Overview: Shay Goldstein was born to be on public radio. She used to pretend to host a radio show with her dad when she was a little kid, and she was crushed when he passed away. Now that she's getting ready for her first hosting gig, Shay feels like she's making him proud. Well... mostly proud. He always loved the truth that radio brought out and her new show is built on a little white lie- the idea that she used to date her co-host Dominic Yun. Though they bicker like exes, they never actually dated (though they might be currently?). As the popularity of the show takes off, all of Shay's dreams are coming true, and she might actually have found her dream guy too. And then everything falls apart. But it's a romance, so I think we all know how this ends. Overall: 5
Perfect for: enemies to lovers fans
Characters: 5 I love Shay and Dominic and their show producer, Ruthie. They're all just great. Shay is super relatable. She's always been nervous about change, and she's nervous about adulthood, even though she's almost a decade into it. Most of the time, she feels like she's just waiting around for a real adult to come explain everything to her. Even her house feels like an adulting front. She's only ever worked at the station, and she's sometimes insecure about that as she approaches 30. I was nervous about trying adult books for the first time because I wasn't sure how I'd be able to relate to an actual adult (though it's not like I really relate to juniors in high school directly anyway?), but I felt like Shay and I could've been friends. For a lot of the time I read YA, I was reading up, learning about high school and college through those books, and this felt like a comforting return to that future glimpse that I haven't experienced in a while.
Dominic makes the perfect love interest. He's quite proud of his master's degree and confident in his abilities straight out of grad school, but he's endearing from the start. You can see the glimmers of a good love interest. He turns out to be sweet, sensitive, attentive, and actually perfect. I mean, he's flawed like everyone else, but in the right ways. Dominic is always so good to Shay, even when he can't always do exactly the right thing, and that's what I want in a romance. I'm tired of the "bad boy" trope. Being nice is awesome.
There's a couple close secondary characters that add variety to the story. Ruthie produces the show with Shay, and she becomes a supportive friend when Shay needs to talk to someone new. There's also Ameena and TJ. They're not as developed as some of the other secondary characters, but they represent longterm friendship for Shay, and as they consider moving away, Shay has to navigate another hurtle of adulthood. We briefly meet Dominic's family, but the focus is mainly on Shay's. Shay struggles with her mom getting remarried, less because she's moving on from her dad, and more because she thought she'd be next to have a wedding. Her mom's wedding planning makes Shay feel increasingly behind in life, even though she loves her future step-dad Phil and how good he is for her mom. Finally, at the station, there's Kent, the station manager. He's clearly sexist and has some major problems he hides under the veil of being "nice". Shay often feels weird about his comments or how he only ever asks the women present to take notes or how he immediately defers to Dominic when they're all in a meeting. It becomes increasingly apparent over the course of the book, and it's helpful to see the way Shay navigates that.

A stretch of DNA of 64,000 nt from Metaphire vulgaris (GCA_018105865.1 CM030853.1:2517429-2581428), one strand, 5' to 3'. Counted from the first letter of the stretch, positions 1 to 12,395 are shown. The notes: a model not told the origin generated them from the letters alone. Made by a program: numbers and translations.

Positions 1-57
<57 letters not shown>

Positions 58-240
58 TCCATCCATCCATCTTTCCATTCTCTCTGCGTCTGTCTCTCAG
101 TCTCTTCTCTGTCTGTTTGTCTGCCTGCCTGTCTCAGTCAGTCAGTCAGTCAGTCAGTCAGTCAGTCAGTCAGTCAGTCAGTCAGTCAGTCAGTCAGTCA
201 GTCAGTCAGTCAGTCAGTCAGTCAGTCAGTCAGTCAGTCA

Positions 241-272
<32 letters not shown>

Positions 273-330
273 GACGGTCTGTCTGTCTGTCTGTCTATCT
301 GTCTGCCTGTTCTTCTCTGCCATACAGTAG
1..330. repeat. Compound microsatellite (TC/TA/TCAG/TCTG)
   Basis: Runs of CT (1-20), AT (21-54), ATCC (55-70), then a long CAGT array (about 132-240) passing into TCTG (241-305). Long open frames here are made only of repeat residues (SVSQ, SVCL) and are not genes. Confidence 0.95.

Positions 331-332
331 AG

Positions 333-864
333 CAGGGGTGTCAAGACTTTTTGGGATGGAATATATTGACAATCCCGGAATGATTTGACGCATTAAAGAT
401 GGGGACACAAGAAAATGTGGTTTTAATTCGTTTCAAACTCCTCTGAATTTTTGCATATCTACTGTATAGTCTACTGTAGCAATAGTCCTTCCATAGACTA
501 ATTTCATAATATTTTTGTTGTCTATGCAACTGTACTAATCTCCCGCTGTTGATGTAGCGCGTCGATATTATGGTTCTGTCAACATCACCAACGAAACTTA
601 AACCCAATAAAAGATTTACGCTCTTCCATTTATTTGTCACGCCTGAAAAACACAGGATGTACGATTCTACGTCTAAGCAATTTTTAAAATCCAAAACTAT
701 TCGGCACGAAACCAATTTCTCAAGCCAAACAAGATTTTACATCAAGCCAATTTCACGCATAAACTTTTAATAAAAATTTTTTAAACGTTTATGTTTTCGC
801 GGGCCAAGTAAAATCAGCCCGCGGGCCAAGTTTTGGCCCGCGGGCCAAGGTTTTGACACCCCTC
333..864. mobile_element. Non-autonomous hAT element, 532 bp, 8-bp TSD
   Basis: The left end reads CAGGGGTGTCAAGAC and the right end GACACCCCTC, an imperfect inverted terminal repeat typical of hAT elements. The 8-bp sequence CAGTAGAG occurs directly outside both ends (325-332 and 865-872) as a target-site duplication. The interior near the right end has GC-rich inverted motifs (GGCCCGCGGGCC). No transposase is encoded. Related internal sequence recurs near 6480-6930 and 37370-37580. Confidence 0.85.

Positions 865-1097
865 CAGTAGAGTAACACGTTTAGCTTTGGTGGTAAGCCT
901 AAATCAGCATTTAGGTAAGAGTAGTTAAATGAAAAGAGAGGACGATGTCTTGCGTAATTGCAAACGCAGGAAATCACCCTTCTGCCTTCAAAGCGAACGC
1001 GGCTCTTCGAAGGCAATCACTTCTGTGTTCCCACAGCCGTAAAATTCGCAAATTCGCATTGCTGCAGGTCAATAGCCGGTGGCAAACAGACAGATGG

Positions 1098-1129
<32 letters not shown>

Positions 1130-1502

Plot: 5 I didn't want to put this book down. I was surprised, actually, to find out how much romance and fan fiction have in common. They hit similar beats and prize similar elements of the story that aren't prioritized as often in literary fiction or even YA. It has the same fun, indulgent feeling as you relish the quiet glances when you know they're meant to be. It's pretty amazing how gripping this book is considering you know they're going to end up together in the end. I have to give all romance authors a million rounds of applause for creating stories worth reading with an ending that's fundamentally "spoiled". I was mostly riveted by the course that the show took because it was built on a lie that was bound to come undone. That element kept me constantly on edge as they navigated the show growing bigger than they could really contain.
Writing: 5 The only reason I even thought to pick this book up is because I've loved all of Rachel's YA books. As intimidated as I was to jump an age group, I knew at the very least I already love the way Rachel tells stories. I'll probably explore the genre purely from my YA favorites branching out for now. I'm pretty sure I love this one maybe even more than some of her YA books. I truly have fallen for Shay and Dominic, and the public radio setting is extremely intriguing because I already love audio based storytelling and podcasts. Rachel blends the romance elements perfectly with the work subplot and blends in plenty of personal background to fill out their worlds and make them totally realized human beings. I feel like authors sometimes forget to develop the main character and love interest outside of their world together, but Rachel makes sure we completely know them as people.
This book just made me incredibly happy. It forced me to make times for books again in a way that I haven't since the semester started again. And for everyone out there who is hesitant about making the leap out of YA, I'd say The Ex Talk is the perfect place to start.
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